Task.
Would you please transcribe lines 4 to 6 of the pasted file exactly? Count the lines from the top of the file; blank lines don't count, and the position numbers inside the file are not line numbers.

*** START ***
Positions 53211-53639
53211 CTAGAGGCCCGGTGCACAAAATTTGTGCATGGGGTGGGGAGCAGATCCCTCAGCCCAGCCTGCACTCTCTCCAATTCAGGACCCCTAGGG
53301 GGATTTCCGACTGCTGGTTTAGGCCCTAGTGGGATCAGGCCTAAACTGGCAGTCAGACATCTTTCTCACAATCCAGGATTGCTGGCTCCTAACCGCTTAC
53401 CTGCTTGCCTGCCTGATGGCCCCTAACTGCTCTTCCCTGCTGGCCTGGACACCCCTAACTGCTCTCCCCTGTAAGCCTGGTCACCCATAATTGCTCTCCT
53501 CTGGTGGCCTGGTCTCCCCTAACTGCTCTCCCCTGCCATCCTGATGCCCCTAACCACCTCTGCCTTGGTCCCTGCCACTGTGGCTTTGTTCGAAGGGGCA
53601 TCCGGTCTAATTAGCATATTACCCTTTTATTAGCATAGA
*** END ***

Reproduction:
53401 CTGCTTGCCTGCCTGATGGCCCCTAACTGCTCTTCCCTGCTGGCCTGGACACCCCTAACTGCTCTCCCCTGTAAGCCTGGTCACCCATAATTGCTCTCCT
53501 CTGGTGGCCTGGTCTCCCCTAACTGCTCTCCCCTGCCATCCTGATGCCCCTAACCACCTCTGCCTTGGTCCCTGCCACTGTGGCTTTGTTCGAAGGGGCA
53601 TCCGGTCTAATTAGCATATTACCCTTTTATTAGCATAGA